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Aug 18 2011

Ratings Agency Under Investigation By DOJ

(2 pm. – promoted by ek hornbeck)

This is a start. But will it even get off the ground considering that it might lead to the prosecution of the banksters that are the root cause of this recession.

U.S. Inquiry Is Said to Focus on S.&P. Ratings

By Louise Story

The Justice Department is investigating whether the nation’s largest credit ratings agency, Standard & Poor’s, improperly rated dozens of mortgage securities in the years leading up to the financial crisis, according to two people interviewed by the government and another briefed on such interviews.

The investigation began before Standard & Poor’s cut the United States’ AAA credit rating this month, but it is likely to add fuel to the political firestorm that has surrounded that action. Lawmakers and some administration officials have since questioned the agency’s secretive process, its credibility and the competence of its analysts, claiming to have found an error in its debt calculations.

In the mortgage inquiry, the Justice Department has been asking about instances in which the company’s analysts wanted to award lower ratings on mortgage bonds but may have been overruled by other S.& P. business managers, according to the people with knowledge of the interviews. If the government finds enough evidence to support such a case, which is likely to be a civil case, it could undercut S.& P.’s longstanding claim that its analysts act independently from business concerns.

At Rolling Stone, Matt Taibbi has a in depth article of how the SEC, itself, ending and covering up investigations into Wall St. and the banking industry, as well as, the destruction of the evidence, over the last to decades that contributed to the financial crisis:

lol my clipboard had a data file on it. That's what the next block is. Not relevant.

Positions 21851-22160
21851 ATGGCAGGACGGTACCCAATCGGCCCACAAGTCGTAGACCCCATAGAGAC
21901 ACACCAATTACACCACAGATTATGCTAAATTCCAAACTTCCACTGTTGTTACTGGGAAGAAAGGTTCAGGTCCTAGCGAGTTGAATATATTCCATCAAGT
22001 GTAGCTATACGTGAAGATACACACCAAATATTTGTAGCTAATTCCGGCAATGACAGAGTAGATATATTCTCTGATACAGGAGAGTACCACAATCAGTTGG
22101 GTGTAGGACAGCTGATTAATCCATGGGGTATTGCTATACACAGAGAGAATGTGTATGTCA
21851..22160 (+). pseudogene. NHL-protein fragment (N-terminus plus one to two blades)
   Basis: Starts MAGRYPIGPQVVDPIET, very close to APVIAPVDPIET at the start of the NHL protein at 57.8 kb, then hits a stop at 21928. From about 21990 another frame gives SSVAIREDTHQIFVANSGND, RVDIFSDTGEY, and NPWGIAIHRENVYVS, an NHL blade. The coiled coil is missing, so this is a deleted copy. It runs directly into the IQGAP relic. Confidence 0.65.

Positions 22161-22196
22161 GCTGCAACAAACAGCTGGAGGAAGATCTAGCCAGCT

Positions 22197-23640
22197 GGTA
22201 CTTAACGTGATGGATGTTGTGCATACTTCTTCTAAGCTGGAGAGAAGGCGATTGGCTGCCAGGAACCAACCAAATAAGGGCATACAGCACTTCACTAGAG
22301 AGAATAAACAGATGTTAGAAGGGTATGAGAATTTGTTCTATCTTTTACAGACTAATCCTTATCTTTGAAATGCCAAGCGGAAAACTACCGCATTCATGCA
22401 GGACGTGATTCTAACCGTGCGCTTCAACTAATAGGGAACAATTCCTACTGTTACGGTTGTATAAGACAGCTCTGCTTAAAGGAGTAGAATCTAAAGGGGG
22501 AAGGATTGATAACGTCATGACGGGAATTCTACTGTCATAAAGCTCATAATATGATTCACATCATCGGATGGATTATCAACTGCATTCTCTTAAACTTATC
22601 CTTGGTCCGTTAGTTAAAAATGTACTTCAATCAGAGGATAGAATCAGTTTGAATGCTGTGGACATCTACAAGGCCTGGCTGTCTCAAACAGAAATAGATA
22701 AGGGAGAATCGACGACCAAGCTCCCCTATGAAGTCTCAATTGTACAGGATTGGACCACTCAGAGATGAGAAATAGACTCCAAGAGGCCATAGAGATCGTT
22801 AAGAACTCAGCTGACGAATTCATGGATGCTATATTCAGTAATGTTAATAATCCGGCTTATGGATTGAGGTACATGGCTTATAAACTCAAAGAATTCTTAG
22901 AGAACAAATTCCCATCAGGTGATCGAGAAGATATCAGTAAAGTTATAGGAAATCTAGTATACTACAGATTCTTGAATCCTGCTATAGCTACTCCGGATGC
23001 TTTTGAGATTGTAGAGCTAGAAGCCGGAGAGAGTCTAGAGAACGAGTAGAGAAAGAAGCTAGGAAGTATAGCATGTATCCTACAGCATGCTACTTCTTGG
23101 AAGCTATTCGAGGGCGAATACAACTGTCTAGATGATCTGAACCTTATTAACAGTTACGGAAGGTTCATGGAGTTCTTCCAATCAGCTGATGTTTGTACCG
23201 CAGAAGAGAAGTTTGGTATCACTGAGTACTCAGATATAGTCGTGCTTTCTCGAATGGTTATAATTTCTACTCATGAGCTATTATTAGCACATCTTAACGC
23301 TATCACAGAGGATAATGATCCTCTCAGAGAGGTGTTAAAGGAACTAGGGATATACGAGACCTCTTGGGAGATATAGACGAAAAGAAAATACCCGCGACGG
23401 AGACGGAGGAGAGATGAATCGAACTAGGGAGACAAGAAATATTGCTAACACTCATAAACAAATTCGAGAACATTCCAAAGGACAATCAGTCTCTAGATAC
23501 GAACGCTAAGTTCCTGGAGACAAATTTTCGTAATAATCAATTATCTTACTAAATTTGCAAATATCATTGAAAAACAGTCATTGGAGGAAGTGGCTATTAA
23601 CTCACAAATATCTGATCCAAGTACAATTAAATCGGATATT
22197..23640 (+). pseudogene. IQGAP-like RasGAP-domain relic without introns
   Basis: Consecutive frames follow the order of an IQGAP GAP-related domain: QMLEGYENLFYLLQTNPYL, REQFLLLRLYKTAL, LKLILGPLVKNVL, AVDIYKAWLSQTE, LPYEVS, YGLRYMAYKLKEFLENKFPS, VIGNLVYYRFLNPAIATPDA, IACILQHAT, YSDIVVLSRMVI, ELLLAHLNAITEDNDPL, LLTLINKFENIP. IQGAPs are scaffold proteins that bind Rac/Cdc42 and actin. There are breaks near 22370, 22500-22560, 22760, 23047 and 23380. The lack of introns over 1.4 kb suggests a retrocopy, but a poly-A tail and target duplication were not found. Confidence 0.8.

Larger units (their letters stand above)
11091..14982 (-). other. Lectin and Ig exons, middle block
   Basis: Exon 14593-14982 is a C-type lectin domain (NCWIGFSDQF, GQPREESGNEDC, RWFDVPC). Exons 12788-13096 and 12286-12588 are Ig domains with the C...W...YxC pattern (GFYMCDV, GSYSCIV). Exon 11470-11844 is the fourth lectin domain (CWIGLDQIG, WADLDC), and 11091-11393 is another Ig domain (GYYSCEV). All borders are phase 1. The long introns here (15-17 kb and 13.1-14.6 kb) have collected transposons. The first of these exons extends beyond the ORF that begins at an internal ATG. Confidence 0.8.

For the past two decades, according to a whistle-blower at the SEC who recently came forward to Congress, the agency has been systematically destroying records of its preliminary investigations once they are closed. By whitewashing the files of some of the nation’s worst financial criminals, the SEC has kept an entire generation of federal investigators in the dark about past inquiries into insider trading, fraud and market manipulation against companies like Goldman Sachs, Deutsche Bank and AIG. With a few strokes of the keyboard, the evidence gathered during thousands of investigations – “18,000 … including Madoff,” as one high-ranking SEC official put it during a panicked meeting about the destruction – has apparently disappeared forever into the wormhole of history.

Under a deal the SEC worked out with the National Archives and Records Administration, all of the agency’s records – “including case files relating to preliminary investigations” – are supposed to be maintained for at least 25 years. But the SEC, using history-altering practices that for once actually deserve the overused and usually hysterical term “Orwellian,” devised an elaborate and possibly illegal system under which staffers were directed to dispose of the documents from any preliminary inquiry that did not receive approval from senior staff to become a full-blown, formal investigation. Amazingly, the wholesale destruction of the cases – known as MUIs, or “Matters Under Inquiry” – was not something done on the sly, in secret. The enforcement division of the SEC even spelled out the procedure in writing, on the commission’s internal website. “After you have closed a MUI that has not become an investigation,” the site advised staffers, “you should dispose of any documents obtained in connection with the MUI.”

Many of the destroyed files involved companies and individuals who would later play prominent roles in the economic meltdown of 2008. Two MUIs involving con artist Bernie Madoff vanished. So did a 2002 inquiry into financial fraud at Lehman Brothers, as well as a 2005 case of insider trading at the same soon-to-be-bankrupt bank. A 2009 preliminary investigation of insider trading by Goldman Sachs was deleted, along with records for at least three cases involving the infamous hedge fund SAC Capital.

The widespread destruction of records was brought to the attention of Congress in July, when an SEC attorney named Darcy Flynn decided to blow the whistle. According to Flynn, who was responsible for helping to manage the commission’s records, the SEC has been destroying records of preliminary investigations since at least 1993. After he alerted NARA to the problem, Flynn reports, senior staff at the SEC scrambled to hide the

The article is five fascinating pages that lays out the the revolving door of the SEC managers from the agency to the banks and Wall St. positions and back to the SEC as investigators. Another case of the felons in charge of the investigation of their own criminal activity.

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